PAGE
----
PORTLAND, Ore — Both coronavirus vaccines currently available in the United States were made using mRNA technology but why is that significant?
Most vaccines put a weakened or inactivated germ into your body which then triggers an immune response. Through that response, your body learns how to fight back if it ever encounters the actual full strength germ. But that's not how mRNA vaccines work.
Instead, mRNA, also known as messenger RNA, teaches your body how to fight back without ever exposing it to the actual virus.
mRNA vaccines teach some of our cells how to make part of the virus, not the entire germ. In this case, it's that "spike protein" you've seen in pictures. Once the protein is made the cell breaks down the mRNA and gets rid of it.
On its own, the spike protein is harmless, but scientists discovered that it does trigger an immune response among germ fighting cells. So your body learns what the invader looks like and starts building an antibody army that's ready to fight the coronavirus without actually being exposed to it.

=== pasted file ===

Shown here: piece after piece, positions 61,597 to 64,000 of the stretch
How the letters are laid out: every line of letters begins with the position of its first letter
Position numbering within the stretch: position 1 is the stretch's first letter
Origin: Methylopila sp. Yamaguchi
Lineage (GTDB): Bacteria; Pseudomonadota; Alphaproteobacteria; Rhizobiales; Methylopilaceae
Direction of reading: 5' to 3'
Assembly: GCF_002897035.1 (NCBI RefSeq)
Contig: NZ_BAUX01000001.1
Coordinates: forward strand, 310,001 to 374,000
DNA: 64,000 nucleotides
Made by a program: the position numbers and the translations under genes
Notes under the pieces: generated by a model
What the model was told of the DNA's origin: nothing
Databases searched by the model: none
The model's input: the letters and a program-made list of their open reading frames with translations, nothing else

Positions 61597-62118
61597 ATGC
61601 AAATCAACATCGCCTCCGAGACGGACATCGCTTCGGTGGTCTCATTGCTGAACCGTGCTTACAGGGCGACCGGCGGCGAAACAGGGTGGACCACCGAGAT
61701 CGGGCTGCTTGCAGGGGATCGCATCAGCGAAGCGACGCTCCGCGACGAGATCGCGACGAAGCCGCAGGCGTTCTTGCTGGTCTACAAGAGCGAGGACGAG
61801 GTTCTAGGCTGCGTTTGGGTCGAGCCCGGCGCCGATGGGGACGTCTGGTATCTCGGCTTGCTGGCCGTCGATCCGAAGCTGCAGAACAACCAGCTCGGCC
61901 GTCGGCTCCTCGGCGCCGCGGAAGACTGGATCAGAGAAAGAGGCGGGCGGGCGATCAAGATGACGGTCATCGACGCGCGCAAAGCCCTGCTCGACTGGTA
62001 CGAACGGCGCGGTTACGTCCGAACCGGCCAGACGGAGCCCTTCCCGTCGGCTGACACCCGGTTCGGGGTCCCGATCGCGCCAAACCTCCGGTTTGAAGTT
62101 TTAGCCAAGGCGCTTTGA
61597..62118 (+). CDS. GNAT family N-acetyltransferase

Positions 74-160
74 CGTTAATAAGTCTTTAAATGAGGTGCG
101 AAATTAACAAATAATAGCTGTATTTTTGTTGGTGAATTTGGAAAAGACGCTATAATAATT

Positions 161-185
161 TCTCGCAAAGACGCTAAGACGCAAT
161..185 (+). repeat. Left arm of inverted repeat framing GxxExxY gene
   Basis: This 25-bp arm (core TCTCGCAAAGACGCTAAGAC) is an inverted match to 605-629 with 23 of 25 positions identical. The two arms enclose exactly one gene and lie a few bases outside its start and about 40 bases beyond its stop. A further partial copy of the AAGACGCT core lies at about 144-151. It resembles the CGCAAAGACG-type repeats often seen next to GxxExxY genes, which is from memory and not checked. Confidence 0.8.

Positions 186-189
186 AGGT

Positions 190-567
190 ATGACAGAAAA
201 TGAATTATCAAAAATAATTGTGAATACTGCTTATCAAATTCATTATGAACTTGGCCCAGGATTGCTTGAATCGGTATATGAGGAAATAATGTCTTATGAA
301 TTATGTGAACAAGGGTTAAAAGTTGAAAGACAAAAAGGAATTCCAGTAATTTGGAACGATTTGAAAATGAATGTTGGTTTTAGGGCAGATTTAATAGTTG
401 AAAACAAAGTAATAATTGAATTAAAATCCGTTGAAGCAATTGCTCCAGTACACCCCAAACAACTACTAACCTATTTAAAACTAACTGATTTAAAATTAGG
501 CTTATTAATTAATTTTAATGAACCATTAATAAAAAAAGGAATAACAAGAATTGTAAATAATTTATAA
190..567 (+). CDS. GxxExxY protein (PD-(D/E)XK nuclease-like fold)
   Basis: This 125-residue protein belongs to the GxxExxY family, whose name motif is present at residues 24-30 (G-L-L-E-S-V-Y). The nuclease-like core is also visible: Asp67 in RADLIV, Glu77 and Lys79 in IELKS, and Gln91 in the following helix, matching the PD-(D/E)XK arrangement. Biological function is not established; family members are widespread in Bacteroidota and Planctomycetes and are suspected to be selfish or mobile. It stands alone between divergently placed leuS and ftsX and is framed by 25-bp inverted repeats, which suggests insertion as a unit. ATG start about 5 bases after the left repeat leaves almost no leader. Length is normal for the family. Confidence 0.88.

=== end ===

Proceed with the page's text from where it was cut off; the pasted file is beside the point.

Former Director of the Center for Disease Control Tom Frieden put it like this: "Think of mRNA as an email sent to your immune system that shows what the virus looks like, instructions to kill it, and then, like a Snapchat message, it disappears.
But when that message disappears, your body has the information it needs to protect itself against the coronavirus.
Researchers have been studying mRNA vaccines for decades but interest has grown recently because the process can be scaled up and standardized. This means mRNA vaccines could be developed faster than traditional methods.